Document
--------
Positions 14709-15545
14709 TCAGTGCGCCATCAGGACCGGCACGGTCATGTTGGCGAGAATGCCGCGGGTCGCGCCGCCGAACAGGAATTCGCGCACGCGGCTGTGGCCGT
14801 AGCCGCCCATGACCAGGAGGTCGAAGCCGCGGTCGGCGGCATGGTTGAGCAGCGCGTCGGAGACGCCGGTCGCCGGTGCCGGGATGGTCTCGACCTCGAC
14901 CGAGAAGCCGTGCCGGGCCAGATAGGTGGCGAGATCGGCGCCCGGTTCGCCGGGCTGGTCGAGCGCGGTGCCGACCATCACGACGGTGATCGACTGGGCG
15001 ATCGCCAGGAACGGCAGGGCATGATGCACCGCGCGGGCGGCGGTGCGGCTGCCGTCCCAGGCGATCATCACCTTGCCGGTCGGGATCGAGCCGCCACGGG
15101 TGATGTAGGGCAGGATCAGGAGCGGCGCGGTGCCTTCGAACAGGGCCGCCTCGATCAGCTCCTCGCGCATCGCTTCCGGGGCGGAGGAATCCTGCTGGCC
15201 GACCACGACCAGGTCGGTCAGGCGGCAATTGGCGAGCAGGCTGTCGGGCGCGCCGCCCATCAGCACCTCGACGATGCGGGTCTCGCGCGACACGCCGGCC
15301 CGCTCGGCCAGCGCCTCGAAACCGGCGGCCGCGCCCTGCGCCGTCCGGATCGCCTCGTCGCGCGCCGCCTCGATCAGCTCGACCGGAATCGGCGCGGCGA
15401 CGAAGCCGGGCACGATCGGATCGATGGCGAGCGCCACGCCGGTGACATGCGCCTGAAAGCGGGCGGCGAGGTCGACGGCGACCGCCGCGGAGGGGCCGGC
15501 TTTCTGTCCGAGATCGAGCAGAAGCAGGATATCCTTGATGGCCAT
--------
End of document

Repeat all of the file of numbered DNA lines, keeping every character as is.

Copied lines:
Positions 14709-15545
14709 TCAGTGCGCCATCAGGACCGGCACGGTCATGTTGGCGAGAATGCCGCGGGTCGCGCCGCCGAACAGGAATTCGCGCACGCGGCTGTGGCCGT
14801 AGCCGCCCATGACCAGGAGGTCGAAGCCGCGGTCGGCGGCATGGTTGAGCAGCGCGTCGGAGACGCCGGTCGCCGGTGCCGGGATGGTCTCGACCTCGAC
14901 CGAGAAGCCGTGCCGGGCCAGATAGGTGGCGAGATCGGCGCCCGGTTCGCCGGGCTGGTCGAGCGCGGTGCCGACCATCACGACGGTGATCGACTGGGCG
15001 ATCGCCAGGAACGGCAGGGCATGATGCACCGCGCGGGCGGCGGTGCGGCTGCCGTCCCAGGCGATCATCACCTTGCCGGTCGGGATCGAGCCGCCACGGG
15101 TGATGTAGGGCAGGATCAGGAGCGGCGCGGTGCCTTCGAACAGGGCCGCCTCGATCAGCTCCTCGCGCATCGCTTCCGGGGCGGAGGAATCCTGCTGGCC
15201 GACCACGACCAGGTCGGTCAGGCGGCAATTGGCGAGCAGGCTGTCGGGCGCGCCGCCCATCAGCACCTCGACGATGCGGGTCTCGCGCGACACGCCGGCC
15301 CGCTCGGCCAGCGCCTCGAAACCGGCGGCCGCGCCCTGCGCCGTCCGGATCGCCTCGTCGCGCGCCGCCTCGATCAGCTCGACCGGAATCGGCGCGGCGA
15401 CGAAGCCGGGCACGATCGGATCGATGGCGAGCGCCACGCCGGTGACATGCGCCTGAAAGCGGGCGGCGAGGTCGACGGCGACCGCCGCGGAGGGGCCGGC
15501 TTTCTGTCCGAGATCGAGCAGAAGCAGGATATCCTTGATGGCCAT